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Report suggests changes in exit poll methodology


WASHINGTON (CNN) -- Exit polls overstated John Kerry's share of the vote on November 2, both nationally and in many states, because more Kerry supporters participated in the survey than Bush voters, according to an internal review of the exit-polling process released Wednesday.

The report said it is difficult to pinpoint precisely why, in general, Kerry voters were more likely to participate in the exit poll than were Bush voters. "There were certainly motivational factors that are impossible to quantify," the report said.

Problems with the numbers first surfaced on Election Day, when exit polls showed Kerry with a 3-point lead nationally and an edge in some key battleground states. Those exit poll results were leaked and became widely known through the Internet.

CNN did not air those inaccurate results or post them on its Web site, and CNN's projections of winners on election night were accurate.

Nationwide, Bush got about 3.5 million more votes than Kerry.

The discrepancies stemmed from problems in interviewing voters at the 1,480 randomly chosen precincts where exit pollsters were stationed, not from how those precincts were selected or the way the data were processed, according to the 75-page report.

The report recommends a number of steps to deal with the problem, including better training for interviewers, as well as continued research aimed at boosting participation in the polls.

The report was issued by Mitofsky International and Edison Media Research, the polling firms that conducted the polls on behalf of the so-called National Election Pool, a consortium of six national media organizations (AP, ABC, CBS, CNN, Fox and NBC).

To prevent leaks in future elections, the news organizations have agreed not to access the data until 6 p.m. ET.

The report found that the exit polls offered no evidence of widespread fraud.

"Exit polls do not support the allegations of fraud due to rigging of voting equipment. Our analysis of the difference between the vote count and the exit poll at each polling location in our sample has found no systematic differences for precincts using touch screen and optical scan voting equipment," the report found.

The new report shows that exit polls overstated Kerry's support in 26 states, while estimates overstated Bush's support in four states. The problem is not new -- in every presidential election since 1988, exit polls have overstated support for Democrats nationally -- but the discrepancy in 2004 was more pronounced than in previous years.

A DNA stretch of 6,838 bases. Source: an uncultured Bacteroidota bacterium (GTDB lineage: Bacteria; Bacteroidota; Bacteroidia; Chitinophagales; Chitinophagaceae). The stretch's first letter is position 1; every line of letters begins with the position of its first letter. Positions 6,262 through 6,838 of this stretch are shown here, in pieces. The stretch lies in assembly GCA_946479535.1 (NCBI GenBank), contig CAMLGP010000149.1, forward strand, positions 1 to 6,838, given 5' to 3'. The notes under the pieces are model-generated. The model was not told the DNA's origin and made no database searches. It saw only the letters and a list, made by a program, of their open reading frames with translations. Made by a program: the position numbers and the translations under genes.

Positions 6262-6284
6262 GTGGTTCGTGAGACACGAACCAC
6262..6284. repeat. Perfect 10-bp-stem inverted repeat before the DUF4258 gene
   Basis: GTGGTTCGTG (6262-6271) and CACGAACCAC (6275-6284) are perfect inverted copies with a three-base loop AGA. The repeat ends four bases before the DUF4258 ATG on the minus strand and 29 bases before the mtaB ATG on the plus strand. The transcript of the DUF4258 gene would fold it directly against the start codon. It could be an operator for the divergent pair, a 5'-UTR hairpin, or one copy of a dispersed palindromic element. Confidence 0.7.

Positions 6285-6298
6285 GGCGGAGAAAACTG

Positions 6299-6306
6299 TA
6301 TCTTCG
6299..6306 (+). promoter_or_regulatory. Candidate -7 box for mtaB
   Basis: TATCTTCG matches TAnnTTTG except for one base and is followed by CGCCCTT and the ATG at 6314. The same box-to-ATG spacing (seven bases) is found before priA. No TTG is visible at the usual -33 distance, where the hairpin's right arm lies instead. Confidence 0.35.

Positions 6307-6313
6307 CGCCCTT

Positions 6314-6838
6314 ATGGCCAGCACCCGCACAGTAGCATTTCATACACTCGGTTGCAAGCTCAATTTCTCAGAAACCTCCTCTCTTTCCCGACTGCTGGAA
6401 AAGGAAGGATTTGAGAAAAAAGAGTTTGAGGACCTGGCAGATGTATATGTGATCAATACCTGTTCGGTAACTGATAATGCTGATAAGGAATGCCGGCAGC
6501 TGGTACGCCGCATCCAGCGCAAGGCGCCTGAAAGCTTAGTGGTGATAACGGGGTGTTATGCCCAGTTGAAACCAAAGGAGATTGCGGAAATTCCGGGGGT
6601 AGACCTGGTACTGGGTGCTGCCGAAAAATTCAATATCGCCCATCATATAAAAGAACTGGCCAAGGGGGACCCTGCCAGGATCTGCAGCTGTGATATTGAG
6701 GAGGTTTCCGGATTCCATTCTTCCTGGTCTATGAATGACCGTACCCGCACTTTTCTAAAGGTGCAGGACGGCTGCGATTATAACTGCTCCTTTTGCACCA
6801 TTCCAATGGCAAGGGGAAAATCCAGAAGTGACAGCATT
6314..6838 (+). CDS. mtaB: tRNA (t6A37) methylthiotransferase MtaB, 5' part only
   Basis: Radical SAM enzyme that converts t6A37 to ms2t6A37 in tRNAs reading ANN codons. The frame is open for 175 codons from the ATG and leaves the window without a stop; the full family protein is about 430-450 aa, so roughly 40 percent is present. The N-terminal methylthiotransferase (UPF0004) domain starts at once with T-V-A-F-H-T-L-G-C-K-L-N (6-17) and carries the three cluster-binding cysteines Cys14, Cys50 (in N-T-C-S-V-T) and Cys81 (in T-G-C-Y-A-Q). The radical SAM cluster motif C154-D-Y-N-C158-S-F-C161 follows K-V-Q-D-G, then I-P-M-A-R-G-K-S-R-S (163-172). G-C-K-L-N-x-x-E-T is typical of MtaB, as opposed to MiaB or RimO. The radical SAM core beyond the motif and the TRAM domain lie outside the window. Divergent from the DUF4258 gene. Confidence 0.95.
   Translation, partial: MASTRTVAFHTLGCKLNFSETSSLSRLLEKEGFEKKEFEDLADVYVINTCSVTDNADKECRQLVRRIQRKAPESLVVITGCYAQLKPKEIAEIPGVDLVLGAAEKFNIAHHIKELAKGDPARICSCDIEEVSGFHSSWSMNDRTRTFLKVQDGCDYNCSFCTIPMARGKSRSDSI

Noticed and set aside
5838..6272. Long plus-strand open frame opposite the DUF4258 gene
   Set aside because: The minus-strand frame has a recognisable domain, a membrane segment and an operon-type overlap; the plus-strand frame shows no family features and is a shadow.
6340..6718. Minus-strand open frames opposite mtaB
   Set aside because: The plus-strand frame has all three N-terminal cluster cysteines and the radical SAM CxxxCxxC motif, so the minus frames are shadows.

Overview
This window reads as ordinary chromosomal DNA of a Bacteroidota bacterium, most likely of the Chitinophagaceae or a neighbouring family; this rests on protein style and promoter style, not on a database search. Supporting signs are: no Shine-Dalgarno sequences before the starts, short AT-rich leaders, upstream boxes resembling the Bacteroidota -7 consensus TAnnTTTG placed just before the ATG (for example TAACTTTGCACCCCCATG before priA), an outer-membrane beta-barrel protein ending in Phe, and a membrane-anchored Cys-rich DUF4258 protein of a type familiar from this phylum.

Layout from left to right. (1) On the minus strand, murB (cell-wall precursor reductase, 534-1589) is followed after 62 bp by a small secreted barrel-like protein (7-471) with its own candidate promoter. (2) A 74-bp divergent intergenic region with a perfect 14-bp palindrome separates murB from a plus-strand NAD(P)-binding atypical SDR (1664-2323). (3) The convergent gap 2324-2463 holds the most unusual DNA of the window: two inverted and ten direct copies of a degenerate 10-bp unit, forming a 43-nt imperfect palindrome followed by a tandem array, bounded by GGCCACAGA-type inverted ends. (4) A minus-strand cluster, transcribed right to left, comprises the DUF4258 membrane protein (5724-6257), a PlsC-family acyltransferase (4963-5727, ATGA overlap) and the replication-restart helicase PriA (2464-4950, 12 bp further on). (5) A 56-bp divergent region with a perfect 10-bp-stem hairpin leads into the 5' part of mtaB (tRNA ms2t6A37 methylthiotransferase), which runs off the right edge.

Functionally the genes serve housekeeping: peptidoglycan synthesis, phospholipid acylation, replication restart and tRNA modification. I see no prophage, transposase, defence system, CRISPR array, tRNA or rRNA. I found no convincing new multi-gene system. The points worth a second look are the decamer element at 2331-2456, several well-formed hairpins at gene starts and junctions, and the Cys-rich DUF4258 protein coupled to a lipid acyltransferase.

The report identified several factors that may have contributed to the discrepancy, including:

  • Distance restrictions from polling places imposed upon the interviewers by election officials at the state and local level.
  • Weather conditions, which lowered completion rates at certain polling locations.
  • Multiple precincts voting at the same location as the precinct in the exit poll sample.
  • Interviewer characteristics, such as age, which were more often related to the errors last year than in past elections.
  • The pollsters said they plan to further investigate the recruiting and training procedures, the interviewing rate calculations, the length and design of the questionnaire, as well as characteristics of both the interviewers and the precincts chosen to be surveyed.

    "Even with these improvements, differences in response rates between Democratic and Republican voters may still occur in future elections," the report reads. "However, we believe that these steps will help to minimize the discrepancies."

    In addition to the information included in this report, exit poll data from this election are being archived at the Roper Center at the University of Connecticut and at the Institute for Social Research at the University of Michigan and will be available there for review and further analysis. A description of the methodology of the exit polls is posted at www.exit-poll.net.

    From 1990 to 2002, exit polls were conducted by Voter News Service (VNS), whose exit polls in 2000 led to the networks' decisions to declare Al Gore the winner in Florida. In 2002, VNS was unable to deliver any exit poll data to the networks, resulting in the decision to disband it.

 
 
 
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